“Around one tenth of the hosts are people over the age of 60, who are retired and have free accommodation space to offer. Renting out the space allows them to continue living in the city centre and pay their bills. The fastest growing Airbnb community in the region consists of women over 60 years of age.” Moreover, relying on data from the company’s report on Airbnb’s presence in the Visegrad Four countries (Czech Republic, Slovakia, Hungary and Poland), she argued that 80% of guests stay outside of Prague 1.

The typical Czech Airbnb host rents, on average, his or her apartment/room 37 nights a year and earns slightly more than 2.000 euros during that time. In other words, most of the hosts continue to live full-time in the flats they’re temporarily renting out: Airbnb shouldn’t be blamed for accelerating depopulation, Ms. Roth claimed, but simply makes housing more affordable, including in the city centre, by providing extra cash to local residents.

Nearly 6 million Airbnb guests in Central Europe since 2013

Founded in 2008 in the United States, Airbnb offers accommodation in 81.000 cities located in 191 countries in the world, according to their official website. Launched in the Czech Republic in 2009, it is the leading shared accommodation service, far outranking other platforms available on the market such as Flipkey, HomeAway, House Trip, Vacation Rentals and Vrbo.

Its popularity in Central Europe (Czech Republic, Hungary, Poland and Slovakia) has been growing at an incredible pace: last year, 2.7 inbound travelers used the platform to find an accommodation, compared to 150.000 in 2013, among more than 35.000 registered hosts. Almost three-quarters of those travelers came from Europe, and 500.000 were themselves citizens of Central European countries.

Headed by Kafkadesk's chief-editor Jules Eisenchteter, our Prague office gathers over half a dozen reporters, editors and contributors, as well as our social media team. It covers everything Czech and Slovak-related, and oversees operations from our other Central European desks in Krakow and Budapest.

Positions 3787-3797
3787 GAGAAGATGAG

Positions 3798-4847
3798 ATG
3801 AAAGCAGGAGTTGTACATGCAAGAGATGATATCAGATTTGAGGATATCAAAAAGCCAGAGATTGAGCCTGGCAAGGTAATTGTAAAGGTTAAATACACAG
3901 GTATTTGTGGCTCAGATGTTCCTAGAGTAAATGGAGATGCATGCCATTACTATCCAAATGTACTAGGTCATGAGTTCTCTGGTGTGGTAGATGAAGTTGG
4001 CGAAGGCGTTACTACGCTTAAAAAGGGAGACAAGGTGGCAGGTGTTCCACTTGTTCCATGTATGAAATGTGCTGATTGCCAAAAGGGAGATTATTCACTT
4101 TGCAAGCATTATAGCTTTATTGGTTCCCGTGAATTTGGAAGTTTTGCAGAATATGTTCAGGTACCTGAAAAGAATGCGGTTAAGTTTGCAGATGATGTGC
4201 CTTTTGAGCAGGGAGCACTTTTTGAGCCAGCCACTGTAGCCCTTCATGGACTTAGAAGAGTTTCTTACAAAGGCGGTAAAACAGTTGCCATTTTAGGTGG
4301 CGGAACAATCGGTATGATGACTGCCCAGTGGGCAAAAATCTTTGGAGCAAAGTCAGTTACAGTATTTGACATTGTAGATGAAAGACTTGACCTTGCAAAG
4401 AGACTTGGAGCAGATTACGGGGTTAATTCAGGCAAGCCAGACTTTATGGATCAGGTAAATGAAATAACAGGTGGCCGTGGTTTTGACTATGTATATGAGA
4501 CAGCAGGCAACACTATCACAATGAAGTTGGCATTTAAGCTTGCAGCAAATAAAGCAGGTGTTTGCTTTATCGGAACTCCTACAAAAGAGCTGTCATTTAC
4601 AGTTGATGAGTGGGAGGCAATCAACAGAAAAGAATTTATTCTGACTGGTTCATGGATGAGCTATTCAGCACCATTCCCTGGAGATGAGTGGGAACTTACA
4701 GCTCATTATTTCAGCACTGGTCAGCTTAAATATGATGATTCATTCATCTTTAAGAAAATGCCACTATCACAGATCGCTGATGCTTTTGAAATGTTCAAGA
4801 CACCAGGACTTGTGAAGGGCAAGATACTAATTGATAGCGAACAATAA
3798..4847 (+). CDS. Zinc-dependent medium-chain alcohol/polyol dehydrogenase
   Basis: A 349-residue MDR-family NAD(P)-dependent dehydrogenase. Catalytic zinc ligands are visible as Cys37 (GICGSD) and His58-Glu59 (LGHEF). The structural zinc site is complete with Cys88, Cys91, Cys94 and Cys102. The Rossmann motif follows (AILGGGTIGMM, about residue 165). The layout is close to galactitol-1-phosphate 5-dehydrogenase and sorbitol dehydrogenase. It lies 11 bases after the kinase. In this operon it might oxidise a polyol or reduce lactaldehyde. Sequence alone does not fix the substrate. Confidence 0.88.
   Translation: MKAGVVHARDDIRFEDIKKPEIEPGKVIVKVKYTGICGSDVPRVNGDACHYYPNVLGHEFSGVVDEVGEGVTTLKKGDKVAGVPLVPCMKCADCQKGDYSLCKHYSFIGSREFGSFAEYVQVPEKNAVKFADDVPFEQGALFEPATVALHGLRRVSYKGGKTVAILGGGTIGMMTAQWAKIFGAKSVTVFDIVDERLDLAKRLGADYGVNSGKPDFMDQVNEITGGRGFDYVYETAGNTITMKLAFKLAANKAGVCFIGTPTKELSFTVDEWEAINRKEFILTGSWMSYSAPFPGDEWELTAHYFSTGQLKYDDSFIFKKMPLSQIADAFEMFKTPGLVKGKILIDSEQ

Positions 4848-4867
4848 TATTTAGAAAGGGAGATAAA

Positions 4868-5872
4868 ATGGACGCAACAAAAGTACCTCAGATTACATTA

7 comments on “Prague wants to strengthen regulation of Airbnb rentals

  1. I used to assist an Airbnb host back in Japan, seemed to me like Airbnb listing in Prague and those of Japan (especially the ones in Osaka city, which I was assigned for ) have been dealing with a different issue.
    One of the Airbnb hosts in Japan were dealing with is that some sort of mentality issue; the neighbours around the Airbnb room do not like tourists coming and going on a daily basis. They don’t like to see different people (tourists are only there for a few days/weeks) pass through the area they live in. You could say they are very shy to strangers. Probably they are not confident to speak to travellers which might not know Japanese. This is not an issue in Prague where most of people speak English.
    However, the Japan government also takes into account that the traditional hotels and inns should be protected from the advancement of Airbnb, so the govt had enforced the law where Airbnb listings without proper hotel licenses will be persecuted. To obtain the license, hosts must need a lot of commitments (e.g. paperwork, the countless govt visit to the listings to carry out inspections). Airbnb closed some Japan listings deemed to be operating without a valid license. I wonder how Prague hosts start their Airbnb …